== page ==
Joseph Rhodomoyer conducted PennDOT's investigation of Berger's complaint and the class grievance against Farleigh. Def.'s Stat. ¶ 37. The record contains a number of witness statements dated in May 2014, which reveal a variety of opinions regarding Farleigh's conduct; for example, some believed he treated women unequally, while others thought he simply had “anger issues.” Def.'s Stat. ¶ 38. On April 10, 2014, Berger wrote a statement describing a recent dispute she had with Farleigh and providing additional allegations about Farleigh's treatment of other female PennDOT employees. Def.'s Stat. ¶ 41. Also on that date, she met with Rhodomoyer and Levchak concerning her complaints against Farleigh. See Pl.'s Stat. ¶ 41.

         On May 27, 2014, Farleigh was informed via a “Pre-Disciplinary Conference” memorandum that he was suspected of inappropriate behavior and violating the harassment and hostile work environment policy. Def.'s Stat. ¶ 43. On June 24, 2014, Farleigh signed a “Pre-Grievance Settlement Agreement and Release, ” in which he agreed to serve a one-day suspension for his conduct and “attend some form of leadership, supervisory, or employee relations training.” Def.'s Stat. ¶ 44.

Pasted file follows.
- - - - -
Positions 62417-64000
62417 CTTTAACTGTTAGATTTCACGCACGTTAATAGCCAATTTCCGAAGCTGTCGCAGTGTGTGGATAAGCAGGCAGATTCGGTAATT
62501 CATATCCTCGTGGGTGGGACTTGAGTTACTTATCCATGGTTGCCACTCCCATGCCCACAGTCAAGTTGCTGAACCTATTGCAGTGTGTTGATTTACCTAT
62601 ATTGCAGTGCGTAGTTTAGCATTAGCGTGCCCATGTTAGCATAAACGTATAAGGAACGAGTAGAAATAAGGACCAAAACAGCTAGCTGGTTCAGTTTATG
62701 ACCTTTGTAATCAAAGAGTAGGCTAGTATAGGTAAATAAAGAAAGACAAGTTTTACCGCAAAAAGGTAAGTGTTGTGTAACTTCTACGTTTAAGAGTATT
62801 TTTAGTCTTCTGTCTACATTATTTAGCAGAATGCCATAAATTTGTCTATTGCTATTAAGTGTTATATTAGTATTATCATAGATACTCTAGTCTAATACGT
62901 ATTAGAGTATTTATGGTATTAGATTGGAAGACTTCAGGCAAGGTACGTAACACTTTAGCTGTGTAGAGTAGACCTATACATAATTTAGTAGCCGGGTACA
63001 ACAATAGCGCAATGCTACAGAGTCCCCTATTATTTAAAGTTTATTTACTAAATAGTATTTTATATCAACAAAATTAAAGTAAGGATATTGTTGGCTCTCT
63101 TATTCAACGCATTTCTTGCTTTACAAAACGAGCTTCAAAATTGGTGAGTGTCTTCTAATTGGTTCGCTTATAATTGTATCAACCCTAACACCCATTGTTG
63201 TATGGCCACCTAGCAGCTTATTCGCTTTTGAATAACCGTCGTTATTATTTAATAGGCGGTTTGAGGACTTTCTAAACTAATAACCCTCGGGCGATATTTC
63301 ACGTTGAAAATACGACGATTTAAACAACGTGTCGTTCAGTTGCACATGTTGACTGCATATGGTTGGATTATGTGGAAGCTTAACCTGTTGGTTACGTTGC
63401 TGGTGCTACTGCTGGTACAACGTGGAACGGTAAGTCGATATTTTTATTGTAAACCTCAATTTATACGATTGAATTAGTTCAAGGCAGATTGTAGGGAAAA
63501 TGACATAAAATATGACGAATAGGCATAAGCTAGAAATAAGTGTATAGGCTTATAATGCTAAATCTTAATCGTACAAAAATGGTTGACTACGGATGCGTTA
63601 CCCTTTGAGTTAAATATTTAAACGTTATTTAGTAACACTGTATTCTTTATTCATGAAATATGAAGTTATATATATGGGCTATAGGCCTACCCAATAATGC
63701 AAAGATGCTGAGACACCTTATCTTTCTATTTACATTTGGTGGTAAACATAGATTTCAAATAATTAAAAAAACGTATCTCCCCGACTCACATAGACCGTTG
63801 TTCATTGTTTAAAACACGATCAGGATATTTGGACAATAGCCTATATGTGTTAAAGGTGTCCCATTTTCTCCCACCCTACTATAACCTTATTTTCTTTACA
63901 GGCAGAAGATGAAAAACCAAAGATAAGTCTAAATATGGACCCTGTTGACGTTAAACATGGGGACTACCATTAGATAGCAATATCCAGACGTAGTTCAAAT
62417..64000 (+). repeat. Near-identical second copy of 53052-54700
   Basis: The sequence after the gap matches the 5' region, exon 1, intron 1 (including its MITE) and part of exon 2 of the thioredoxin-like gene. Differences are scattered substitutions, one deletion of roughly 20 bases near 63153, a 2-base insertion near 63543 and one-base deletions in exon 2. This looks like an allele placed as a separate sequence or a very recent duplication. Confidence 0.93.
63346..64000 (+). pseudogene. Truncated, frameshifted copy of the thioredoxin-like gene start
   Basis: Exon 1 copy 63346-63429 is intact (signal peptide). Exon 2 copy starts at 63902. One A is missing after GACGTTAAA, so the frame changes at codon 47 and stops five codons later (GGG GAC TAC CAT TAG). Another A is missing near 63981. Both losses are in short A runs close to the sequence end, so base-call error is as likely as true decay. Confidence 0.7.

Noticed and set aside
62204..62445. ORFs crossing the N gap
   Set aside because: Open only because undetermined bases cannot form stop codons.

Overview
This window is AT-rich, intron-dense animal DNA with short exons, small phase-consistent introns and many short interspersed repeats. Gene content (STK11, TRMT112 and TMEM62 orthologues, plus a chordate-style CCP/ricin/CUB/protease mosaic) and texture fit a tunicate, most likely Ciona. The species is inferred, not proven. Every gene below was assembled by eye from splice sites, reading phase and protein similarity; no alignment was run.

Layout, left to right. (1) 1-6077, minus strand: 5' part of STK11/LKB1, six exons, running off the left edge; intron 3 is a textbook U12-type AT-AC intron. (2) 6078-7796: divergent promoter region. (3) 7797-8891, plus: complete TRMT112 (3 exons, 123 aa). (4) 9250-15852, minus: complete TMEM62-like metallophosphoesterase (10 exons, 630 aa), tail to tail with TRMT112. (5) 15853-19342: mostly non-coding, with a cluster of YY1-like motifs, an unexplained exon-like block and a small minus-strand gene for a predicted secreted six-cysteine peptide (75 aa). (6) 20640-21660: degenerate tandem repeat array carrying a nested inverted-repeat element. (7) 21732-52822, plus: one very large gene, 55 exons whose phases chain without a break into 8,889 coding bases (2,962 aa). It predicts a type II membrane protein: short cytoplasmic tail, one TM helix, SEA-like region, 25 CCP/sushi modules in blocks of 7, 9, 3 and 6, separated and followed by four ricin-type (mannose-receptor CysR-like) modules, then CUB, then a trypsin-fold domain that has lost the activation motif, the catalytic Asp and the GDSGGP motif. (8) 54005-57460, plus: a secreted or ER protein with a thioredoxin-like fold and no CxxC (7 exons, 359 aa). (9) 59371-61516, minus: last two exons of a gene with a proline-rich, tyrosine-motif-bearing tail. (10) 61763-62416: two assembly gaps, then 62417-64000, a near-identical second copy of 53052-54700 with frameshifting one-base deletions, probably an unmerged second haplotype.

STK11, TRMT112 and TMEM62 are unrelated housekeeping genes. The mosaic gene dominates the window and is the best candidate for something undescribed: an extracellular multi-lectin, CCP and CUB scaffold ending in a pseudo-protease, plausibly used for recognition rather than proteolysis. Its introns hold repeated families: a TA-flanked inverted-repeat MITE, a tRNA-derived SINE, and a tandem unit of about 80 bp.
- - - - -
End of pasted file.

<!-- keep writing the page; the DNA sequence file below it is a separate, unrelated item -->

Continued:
iv. The events of June 24 and 25, 2014

         On June 24 and 25, 2014, Berger was working for foreman Terry Nasatka on a site along Route 611 near Easton, Pennsylvania, laboring and hauling dirt from the PennDOT work site to the designated dump site on Hackett Hill. See Def.'s Stat. ¶ 52. On June 24, 2014, Berger hauled multiple loads of dirt from the work site to the dump site. Def.'s Stat. ¶ 55. Berger testified that the dirt was not topsoil, but rather consisted of “leaves, limbs, garbage, a tire, tire-parts, a lot of debris . . . . and rocks.” Pl.'s Stat. ¶ 55.